Even the fourth, Julia, is not sufficiently focussed to be given a surname, an omission that implies her essentially tri6al status for all the space she occupies in Nineteen Eighty-Four. It seems to me no defence to claim that argument along these lines misses the point, that Nineteen Eighty-Four is meant to be a caution about what could happen rather than a rendering of what will be.

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Nineteen Eighty-Four is, sure enough, a warning about the future but at the same time it seeks to throttle the only forces that might stop the warning being realised.

III If the account of Nineteen Eighty-Four given in the last section were the whole truth about the book then we could ignore it as an odd bit of 1940s right-wing graffiti, a mediation in the imaginative terms of fiction of the terrors that haunted the editorial columns of the Daily Telegraph. But Nineteen Eighty-Four is more than that, which is part of the reason why it has lasted while those editorials are long forgotten.

The text I have described is in a variety of places split and disrupted by other, profounder ways of seeing, by attempts to wrest the novel form round so that it can deal con6ncingly with the post-1945 world. The point is that at that time, the autumn of 1945, plans for Nineteen Eighty-Four has been working in his mind for a couple of years and within a few months he started writing it.

Moreover, he knows that such blocks will first redefine Britain as Airstrip One — and with well over a hundred US bases and facilities in this country in 1984 that is at one 1984 nineteen eighty four and ancient publication perfectly accurate.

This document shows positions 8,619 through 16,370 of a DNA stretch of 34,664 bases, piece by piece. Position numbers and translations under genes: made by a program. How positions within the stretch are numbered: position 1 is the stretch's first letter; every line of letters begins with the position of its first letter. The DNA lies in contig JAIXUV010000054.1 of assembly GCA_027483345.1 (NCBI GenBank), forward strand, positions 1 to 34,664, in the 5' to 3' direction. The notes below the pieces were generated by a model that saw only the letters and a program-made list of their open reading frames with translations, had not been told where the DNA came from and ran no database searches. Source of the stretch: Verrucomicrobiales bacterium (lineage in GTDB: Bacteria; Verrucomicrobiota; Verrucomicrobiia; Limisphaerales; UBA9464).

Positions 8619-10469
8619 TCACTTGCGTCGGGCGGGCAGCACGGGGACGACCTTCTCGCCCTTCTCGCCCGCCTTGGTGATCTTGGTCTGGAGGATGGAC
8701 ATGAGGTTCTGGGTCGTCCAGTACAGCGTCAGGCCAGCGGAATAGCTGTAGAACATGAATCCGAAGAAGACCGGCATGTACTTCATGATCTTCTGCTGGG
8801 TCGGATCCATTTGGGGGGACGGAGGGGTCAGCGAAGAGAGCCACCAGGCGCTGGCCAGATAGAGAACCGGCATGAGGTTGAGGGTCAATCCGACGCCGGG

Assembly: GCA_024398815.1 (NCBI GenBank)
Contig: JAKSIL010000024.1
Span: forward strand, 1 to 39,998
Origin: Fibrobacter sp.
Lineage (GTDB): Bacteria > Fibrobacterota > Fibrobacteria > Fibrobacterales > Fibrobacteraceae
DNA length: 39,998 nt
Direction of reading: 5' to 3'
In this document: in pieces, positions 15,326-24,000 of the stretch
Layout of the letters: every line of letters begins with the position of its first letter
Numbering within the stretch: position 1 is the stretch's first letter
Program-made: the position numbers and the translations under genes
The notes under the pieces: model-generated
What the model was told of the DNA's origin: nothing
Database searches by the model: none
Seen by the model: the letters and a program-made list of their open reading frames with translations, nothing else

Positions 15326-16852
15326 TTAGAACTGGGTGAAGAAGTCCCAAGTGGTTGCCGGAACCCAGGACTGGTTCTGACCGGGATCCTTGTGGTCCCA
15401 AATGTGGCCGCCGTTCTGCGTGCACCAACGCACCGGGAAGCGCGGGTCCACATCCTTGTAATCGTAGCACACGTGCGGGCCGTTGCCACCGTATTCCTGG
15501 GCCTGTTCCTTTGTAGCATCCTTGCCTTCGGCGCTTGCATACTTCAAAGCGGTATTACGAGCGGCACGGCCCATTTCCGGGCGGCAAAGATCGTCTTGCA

And second he perceives that the prime function of those blocks is not war against each other but against their own peoples. War or the threat of war provides both the atmosphere and the justification for a variety of 1984 nineteen eighty four and ancient publication strategies — encroachment on civil liberties, manic surveillance of the population, a climate of fear and jingoism that makes mild dissent seem gross treachery and so on — strategies mainly designed to disarm and destroy internal opposition rather than external enemy.

Orwell realised that the conventions of the traditional novel were disablingly inarticulate when speaking to this new order so that in Nineteen Eighty-Four he splits and breaks apart those conventions. To take a typical instance: In this Orwell is particularly astute: The insistences in The Principles of Newspeak — namely, that since we think in and through language then to change the language is to change people, their perceptions and their capacities — ruptures one of the premises of traditional literary culture which posits an unchanging human nature that great works timelessly explore and reveal.